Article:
We spent our first day (late afternoon and evening) walking around Nyhavn. The restaurants along the waterfront are overpriced, but there was a Christmas Market and the scenery along the cobbled streets was to die for! No. 9, Nyhavn, is the oldest house in Copenhagen dating to the 1680s!

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The next morning we ventured to Carlsburg Brewery. This brewery, dating to 1847 was a trip highlight! We did a self-guided tour and seeing the difference modern vs. historic brewing materials was really interesting, plus we enjoy Carlsburg Beer! The brewery allowed guests the option to pay for a horse carriage ride in the Carlsburg District, but Kevin and I opted to just visit the horses in the stables. It was fun to walk around the brewery/district for the morning (hey, it’s 5:00 somewhere!).

In the afternoon we ventured onto the bus (which was clean, but not a lot was written in English, so have a person with good directional skills or a plan!) to go find the statue of the Little Mermaid. While the statue herself is underwhelming, she is a popular tourist attraction, and it was fun to go find her at the Langelinie promenade and take a picture (see above).

The meals weren’t great in Copenhagen – pickled herring isn’t really my thing, but we found a tasty Italian restaurant there called Bueno! And of course we stopped to buy a Danish (pastry) whenever we could!

On our third day, we went to Christiansborg Palace, one of the residences of the royal family. The royal family still hosts events at the palace, so it was interesting to see! I enjoyed the ruins underneath the palace, the artwork in the Royal Reception Rooms, and the Royal Kitchen. I also loved the library which reminded me of Beauty and the Beast! The cost was about 25 USD (or 150 Danish Kroner). We also had the opportunity to take an elevator to The Tower where we saw breathtaking views of the city (if only it hadn’t been cloudy and cold!).

The evening on our third day was the experience we had come all the way to Copenhagen to experience – Tivoli! Tivoli was truly one of the most magical places I have ever been, and the entire night, I couldn’t stop smiling. Tivoli Gardens is a charming amusement park and pleasure garden in the heart of the Copenhagen. It opened in 1843 and (barely!) survived Nazi occupation during World War II. The reason Tivoli was especially magical was because of the Christmas season. The lights and rides and music and ambiance and Glogg just made me feel warm inside (even though I was definitely cold on the outside!). Without a doubt, Tivoli made a good trip, a great one. If you are visiting Copenhagen you do not want to miss this on your trip, but be careful. They aren’t open year-round. They close for several weeks in the late fall to prepare for the holidays. Tickets don’t come cheap – especially if you want to go on rides. Entrance for us (no rides included) was about $40. Some may consider that a lot of money just to “walk around,” but to me the experience was worth the money.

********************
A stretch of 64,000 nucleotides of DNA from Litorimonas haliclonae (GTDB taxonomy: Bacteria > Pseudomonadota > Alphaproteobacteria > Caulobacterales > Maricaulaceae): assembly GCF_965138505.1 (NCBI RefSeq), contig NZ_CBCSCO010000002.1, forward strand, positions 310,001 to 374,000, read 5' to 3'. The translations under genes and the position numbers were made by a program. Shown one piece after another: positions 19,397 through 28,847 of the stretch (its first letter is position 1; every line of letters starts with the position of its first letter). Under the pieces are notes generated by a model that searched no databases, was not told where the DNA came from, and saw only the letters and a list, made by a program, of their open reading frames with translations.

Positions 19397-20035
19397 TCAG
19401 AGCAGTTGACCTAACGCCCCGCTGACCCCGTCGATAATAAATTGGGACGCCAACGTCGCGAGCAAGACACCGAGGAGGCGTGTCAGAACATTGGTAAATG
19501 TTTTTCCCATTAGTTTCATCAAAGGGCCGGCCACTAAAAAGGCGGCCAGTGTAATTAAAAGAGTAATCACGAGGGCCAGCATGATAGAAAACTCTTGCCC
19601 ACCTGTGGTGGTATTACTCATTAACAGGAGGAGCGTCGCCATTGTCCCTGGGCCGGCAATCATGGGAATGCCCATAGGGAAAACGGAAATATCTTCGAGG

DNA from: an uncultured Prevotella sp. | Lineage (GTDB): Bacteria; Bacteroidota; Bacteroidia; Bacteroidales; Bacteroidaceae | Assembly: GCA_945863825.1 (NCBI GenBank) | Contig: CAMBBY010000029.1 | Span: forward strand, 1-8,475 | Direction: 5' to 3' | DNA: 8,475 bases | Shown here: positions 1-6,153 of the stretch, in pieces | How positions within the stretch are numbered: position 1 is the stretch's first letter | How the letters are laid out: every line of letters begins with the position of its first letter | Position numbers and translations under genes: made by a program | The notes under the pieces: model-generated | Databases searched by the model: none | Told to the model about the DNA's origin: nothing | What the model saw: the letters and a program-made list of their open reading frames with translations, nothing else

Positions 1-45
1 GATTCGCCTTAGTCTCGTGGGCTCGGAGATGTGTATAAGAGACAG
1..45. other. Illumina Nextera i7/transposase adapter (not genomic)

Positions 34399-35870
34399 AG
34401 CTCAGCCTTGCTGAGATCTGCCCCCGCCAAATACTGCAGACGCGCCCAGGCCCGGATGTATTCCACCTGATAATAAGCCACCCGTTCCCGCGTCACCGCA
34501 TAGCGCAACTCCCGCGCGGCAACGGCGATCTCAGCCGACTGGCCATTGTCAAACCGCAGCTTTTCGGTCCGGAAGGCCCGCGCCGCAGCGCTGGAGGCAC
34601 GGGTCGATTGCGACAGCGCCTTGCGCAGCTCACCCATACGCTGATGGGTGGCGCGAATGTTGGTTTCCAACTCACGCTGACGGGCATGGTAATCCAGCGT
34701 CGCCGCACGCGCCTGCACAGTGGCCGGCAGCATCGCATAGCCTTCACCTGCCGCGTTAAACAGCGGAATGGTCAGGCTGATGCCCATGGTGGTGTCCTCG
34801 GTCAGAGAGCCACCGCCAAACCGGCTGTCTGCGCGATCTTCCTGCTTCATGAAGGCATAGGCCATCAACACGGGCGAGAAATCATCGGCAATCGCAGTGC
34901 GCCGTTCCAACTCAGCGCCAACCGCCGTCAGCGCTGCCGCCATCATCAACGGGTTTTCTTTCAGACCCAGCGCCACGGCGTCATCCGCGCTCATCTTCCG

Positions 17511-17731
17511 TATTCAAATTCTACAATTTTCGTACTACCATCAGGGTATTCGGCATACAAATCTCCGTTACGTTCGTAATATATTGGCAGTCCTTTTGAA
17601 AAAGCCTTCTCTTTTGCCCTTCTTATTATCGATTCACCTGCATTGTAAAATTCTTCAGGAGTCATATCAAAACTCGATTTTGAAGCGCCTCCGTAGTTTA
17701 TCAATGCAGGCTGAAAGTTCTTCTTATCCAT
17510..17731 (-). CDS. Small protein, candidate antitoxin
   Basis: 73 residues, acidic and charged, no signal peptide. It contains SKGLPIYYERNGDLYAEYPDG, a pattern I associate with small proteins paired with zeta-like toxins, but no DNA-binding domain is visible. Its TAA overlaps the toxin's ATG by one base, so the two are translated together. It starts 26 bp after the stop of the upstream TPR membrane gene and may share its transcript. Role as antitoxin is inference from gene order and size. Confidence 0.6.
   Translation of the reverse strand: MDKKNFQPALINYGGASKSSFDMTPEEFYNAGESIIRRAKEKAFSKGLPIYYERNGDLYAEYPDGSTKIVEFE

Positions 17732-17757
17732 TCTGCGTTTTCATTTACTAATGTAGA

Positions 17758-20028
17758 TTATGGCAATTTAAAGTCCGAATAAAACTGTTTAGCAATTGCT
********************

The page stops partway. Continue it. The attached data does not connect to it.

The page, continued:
Copenhagen was a delight, and I am glad we paired it with our trip to London. If you are looking for a European city to visit for a few days during the holiday season, Copenhagen is a fantastic opinion! Skål (Cheers)!

Besties in Wien! (Vienna, Austria)

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Vienna (Wien) is such a delightful place. I posted about Salzburg a couple of years ago, and while Vienna is not considered Bavaria (you won’t have the mountains in Wien like you do in Salzburg), it is still very beautiful in its own way. After leaving Paris, Lynnsey and I flew KLM to Vienna to visit a friend, Beth, who lives there. We flew round trip from our hometown (Atlanta) to Paris, so we purchased an intra-European flight from Paris to Vienna. One difficulty we had was luggage. Since we flew internationally we did not have to pay to check baggage from Atlanta to Paris, but on the KLM intra-European flight, they charged to check a bag which increased the price of our tickets. If you are traveling this way, be sure to check baggage fees (which normally DO apply within Europe) and plan accordingly.

As soon as we arrived in Vienna, our first stop was for Wiener-Schnitzel. For it to be TRUE Wiener-Schinetzel, it must be from Vienna. The traditional Wiener-Schinetzel is tender calf’s meat served with potato salad (which is different than American potato salad – no mayo). The restaurant & brewery Beth took us to was called Salm Brau. The food and beer were delicious and the servings were huge…I could only manage to eat half of my meal.

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After full bellies and a good night’s sleep, we decided to spend the day in Bratislava, Slovakia – about an hour and fifteen minutes from Vienna by bus. Round trip bus tickets cost about $30, and the bus had A/C and WiFi. I love going to a place that I don’t know much about, so I have no expectations and am never disappointed! Bratislava is a hidden European gem! The weekend we were there, the city was celebrating the coronation of Maria Theresa of Hapsburg, so there were food, drink and crafts tents in the main part of town. A half-liter of beer was only 1 Euro – what a deal compared to the expensive city of Paris just a few days before! We even had a good laugh about the “roast beast” cooking on the spit.